Throwing a stick for their dog to fetch is all part of the walk for some canine owners. However in 2016, the president of the British Veterinary Association in Scotland warned dog owners that doing so posed great risk of injury. In advising owners to stop throwing sticks for their pets to retrieve, Grace Webster’s comments seemed to divide dog owners in whether the practice was any great risk at all.
Some believe that having thrown sticks for their dogs for as long as they could remember without incident shows that the risk factor is very low. Others will have taken her comments far more seriously.
At Protectivity, over 70% of insurance claims from pet businesses relate to the cost of vet bills accrued after a dog in their care has suffered an injury. But what exactly are the health risks of throwing sticks for dogs?
There are three types of common canine injuries associated with sticks.
A dog’s natural reaction upon finding a stick that they like the look of is likely to be to bite down. And with the sheer power afforded in a dog’s bite, smaller sticks are likely to splinter. This can cause two problems for dogs.
Firstly, there is the obvious issue of wooden splinters getting stuck in dog’s mouth. The secondary problem of infection can often be a result of the first problem. Owners may not be aware their pet has a potentially dirty piece of wood embedded in their pet’s mouth. Other instances may see dogs swallow the aforementioned splinters. This too, could lead to rather nasty infections if the sticks were carrying unpleasant bugs and bacteria.
Imagine the speed at which a dog may attempt to pick up a stick from the ground; it’s easy to see how they can cause damage if they wedge into the ground or land at an unusual angle. A broken stick or log could have particularly sharp edges and cause some nasty cuts if they catch your dog’s mouth in the worst way.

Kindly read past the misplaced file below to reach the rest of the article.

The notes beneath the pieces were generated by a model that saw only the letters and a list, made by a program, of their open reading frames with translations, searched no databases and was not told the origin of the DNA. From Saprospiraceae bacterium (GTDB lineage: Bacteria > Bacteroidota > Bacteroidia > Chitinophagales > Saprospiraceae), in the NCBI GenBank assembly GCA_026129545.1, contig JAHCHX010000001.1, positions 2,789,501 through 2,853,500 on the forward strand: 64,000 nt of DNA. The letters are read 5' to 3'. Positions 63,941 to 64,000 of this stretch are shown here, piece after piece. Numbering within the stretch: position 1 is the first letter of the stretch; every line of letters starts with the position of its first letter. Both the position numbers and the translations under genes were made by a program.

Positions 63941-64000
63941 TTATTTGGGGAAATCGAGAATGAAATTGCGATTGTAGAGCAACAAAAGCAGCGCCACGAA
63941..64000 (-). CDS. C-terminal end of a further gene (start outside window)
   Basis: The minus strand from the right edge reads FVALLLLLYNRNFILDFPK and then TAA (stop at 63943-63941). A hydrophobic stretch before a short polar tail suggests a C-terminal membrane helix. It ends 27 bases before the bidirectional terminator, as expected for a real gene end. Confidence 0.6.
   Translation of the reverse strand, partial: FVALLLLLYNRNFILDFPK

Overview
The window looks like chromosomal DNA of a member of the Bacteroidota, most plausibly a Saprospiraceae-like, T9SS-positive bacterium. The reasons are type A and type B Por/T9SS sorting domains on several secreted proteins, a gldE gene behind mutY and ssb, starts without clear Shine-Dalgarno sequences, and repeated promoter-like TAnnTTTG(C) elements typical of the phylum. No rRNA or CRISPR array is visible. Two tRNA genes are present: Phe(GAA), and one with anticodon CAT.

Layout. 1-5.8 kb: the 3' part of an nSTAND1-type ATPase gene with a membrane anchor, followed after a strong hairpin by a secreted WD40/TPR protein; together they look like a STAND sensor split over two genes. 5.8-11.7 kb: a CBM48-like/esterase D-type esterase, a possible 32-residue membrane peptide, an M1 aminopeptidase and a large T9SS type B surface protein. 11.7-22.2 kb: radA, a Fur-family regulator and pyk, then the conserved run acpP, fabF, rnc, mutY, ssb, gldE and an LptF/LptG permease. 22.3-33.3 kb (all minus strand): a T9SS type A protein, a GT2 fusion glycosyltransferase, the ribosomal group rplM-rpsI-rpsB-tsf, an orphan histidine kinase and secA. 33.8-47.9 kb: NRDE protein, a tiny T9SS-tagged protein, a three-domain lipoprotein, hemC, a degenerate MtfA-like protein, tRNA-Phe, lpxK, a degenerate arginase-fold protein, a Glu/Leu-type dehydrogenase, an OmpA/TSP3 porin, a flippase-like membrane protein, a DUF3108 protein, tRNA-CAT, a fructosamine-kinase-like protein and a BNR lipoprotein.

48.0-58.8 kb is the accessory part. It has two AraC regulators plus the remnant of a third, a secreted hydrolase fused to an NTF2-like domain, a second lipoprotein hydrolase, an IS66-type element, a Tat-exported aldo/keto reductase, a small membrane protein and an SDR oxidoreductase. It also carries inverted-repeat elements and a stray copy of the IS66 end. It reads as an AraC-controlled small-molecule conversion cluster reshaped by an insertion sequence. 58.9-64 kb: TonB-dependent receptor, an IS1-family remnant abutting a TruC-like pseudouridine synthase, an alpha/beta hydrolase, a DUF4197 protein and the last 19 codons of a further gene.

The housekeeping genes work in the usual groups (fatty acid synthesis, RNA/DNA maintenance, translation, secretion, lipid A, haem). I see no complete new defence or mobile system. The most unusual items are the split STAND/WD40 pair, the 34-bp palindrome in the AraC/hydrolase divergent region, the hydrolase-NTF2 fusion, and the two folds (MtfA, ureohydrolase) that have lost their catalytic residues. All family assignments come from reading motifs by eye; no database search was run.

However, it’s not just an issue of superficial cuts that could be caused. Those cuts could lead to infections, which, if not spotted early can be very dangerous to your dog’s health. Furthermore, running along the roof of your dog’s mouth is the Greater Palatine Artery. As a major blood vessel, any cuts to this part a canine’s mouth could lead to severe blood loss.
A potentially serious, but rather common stick-related injury is impalement. Exactly where a dog is impaled can often determine the seriousness of their injuries. While a cut to the mouth can be painful, if a dog was to fail to pick up a stick properly or runs onto the stick, there’s a risk that it could become lodged at the back of their throat. Not only does this sound unpleasant, but it can be extremely serious for the dog in question.
The soft tissue around the dog’s pharynx (where the nose and mouth meet at the back of the throat) is particularly vulnerable. Damage to this soft tissue can lead to infections, abscesses and even paralysis. Injuries to this area can also lead to the dog being unable to eat or swallow properly.
Aswell as impalement around the dog’s mouth, there’s a danger of thoracic impalement. Whether the dog pulls away from collecting the thrown stick, or they misjudge it altogether, there’s a chance the stick could lodge in their chest. While this doesn’t have quite the same risk of serious injury, penetration around the dogs ribs or abdomen can often be painful and require veterinary treatment.
Many dogs will enjoy playing fetch with their owners without injury, however why take the risk? The British Veterinary College reported that their colleagues are each seeing, on average, one stick-related injury a month.
There are a number of alternatives to throwing sticks, such as using rubber bones, balls and frisbees. These toys can come at reasonably low cost and could eliminate some of the risk of injury to your dog.
If you’re a professional dog walker and still plan to throw sticks for the dogs you walk, having protection in place in case of injury is important. Our Dog Walking Insurance could cover you for the vet bills incurred if an injury occurred to a dog in your care.